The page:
“Simply put, yoga ended up saving my life.”
Meet Julie Mellk, a transformative guide who is considered a “teacher’s teacher” after spending many years as a senior teacher based primarily out of NYC, leading 200 and 500 hour yoga teacher trainings and offering workshops, immersions, and trainings all over the world, from Chicago and DC to Nicaragua and Turkey.
Teaching with poignant clarity, precision and playful curiosity, she encourages tender attention and self-acceptance to the discovery that occurs on the mat.
Now we are lucky enough to have her in NJ full-time and, even better, taking the stage at VibeWell Honors on May 11th!
We’ve got a great interview with Julie right here for you BUT if you want to read more, you can check out a myriad of publications that have reached out to get Julie’s take on all things yoga. She’s been featured in New Living Magazine, SheKnows, Breathe Repeat, and Time Out New York.
How long have you been practicing yoga and why did you start practicing yoga?
I practiced meditation with a teacher in 6th grade, then on my own in high school. In those early middle school days, meditation created a path toward peace within. In my late teens and 20s I desperately lost that way, but there was always an unconscious thread of seeking practices that elicited a feeling of wholeness, ok-ness. I began practicing asana 21 years ago, when I was in college.
Describe the practice you are offering at VibeWell Honors:
The Vibewell class I’m teaching with Christine Rodek is Root Down to Rebound Up. It’s accessible for beginners but we would love for all levels of practitioners to come to this class designed to lead people to a feeling of non-seperateness. It’s an empowering class eliciting centeredness, calm and a connection to something larger.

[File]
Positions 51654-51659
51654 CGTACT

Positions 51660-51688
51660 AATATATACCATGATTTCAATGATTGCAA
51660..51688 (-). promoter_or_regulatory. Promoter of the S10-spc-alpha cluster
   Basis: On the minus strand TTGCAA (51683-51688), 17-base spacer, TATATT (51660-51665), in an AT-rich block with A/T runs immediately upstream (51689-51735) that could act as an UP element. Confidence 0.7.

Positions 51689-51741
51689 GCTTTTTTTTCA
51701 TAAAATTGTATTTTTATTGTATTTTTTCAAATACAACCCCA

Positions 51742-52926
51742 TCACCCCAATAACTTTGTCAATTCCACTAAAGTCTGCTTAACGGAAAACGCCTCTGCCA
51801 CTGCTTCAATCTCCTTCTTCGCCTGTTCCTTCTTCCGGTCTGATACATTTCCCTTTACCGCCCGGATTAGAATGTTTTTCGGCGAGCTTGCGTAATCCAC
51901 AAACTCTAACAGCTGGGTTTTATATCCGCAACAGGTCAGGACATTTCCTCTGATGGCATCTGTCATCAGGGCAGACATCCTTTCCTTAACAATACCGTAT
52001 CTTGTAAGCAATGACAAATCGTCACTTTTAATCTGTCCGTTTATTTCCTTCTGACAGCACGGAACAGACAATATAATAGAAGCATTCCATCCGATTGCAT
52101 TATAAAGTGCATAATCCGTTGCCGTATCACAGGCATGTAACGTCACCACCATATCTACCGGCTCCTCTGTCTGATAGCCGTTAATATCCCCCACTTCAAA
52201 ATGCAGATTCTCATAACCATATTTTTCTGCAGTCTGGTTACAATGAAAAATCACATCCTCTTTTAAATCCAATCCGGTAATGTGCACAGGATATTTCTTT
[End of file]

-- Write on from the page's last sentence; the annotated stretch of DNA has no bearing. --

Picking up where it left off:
What will “yoga” look like in 10 years?
Yoga (in it’s many forms) will be a staple the majority of households. We can’t escape the evidence that points to the majority of our world’s problems stemming from a heart-mind disconnection to all things being connected and equal. Yoga can help the fabric of humanity sew itself back together starting by bringing a person back to them self. We live chronically disconnected to ourselves and I think (hopefully!) the surge in yoga’s popularity is because it is so powerful in helping to assuage the struggles of insecurity that come from feeling so disconnected to one’s truest essence. It helps quiet our fears and all those trips that we lay on ourselves to bring us back (even if for just a moment) to a place of caring more deeply, of wanted to do good and be good, of understanding and acceptance, of wanting to be love and receive love.
What is the single most defining issue facing the global yoga community today?
The single? Not sure. But I think a large issue in the global yoga community is how yoga has come to equate to down dog, yoga pants, and an aspiration of practitioners to think that to be good at yoga it’s about the shape…
And probably the yoga clothes.
What is your dharma, your life mission?
To help people. Whether it’s to help people be seen, heard and understood. Or to help people feel better in their body or mind. Or more simply to help people laugh and eat a delicious meal. I have always wanted to serve people by helping them in some form.
What does your “off the mat” practice look like?
Maintaining perspective and understanding when my 3-year old loses it. This practice requires me to shift my lens by stepping back and seeing the whole picture, to listen deeply without expectation or taking things personally, to respond from a place of empathy and respect, and ultimately, to let go control.
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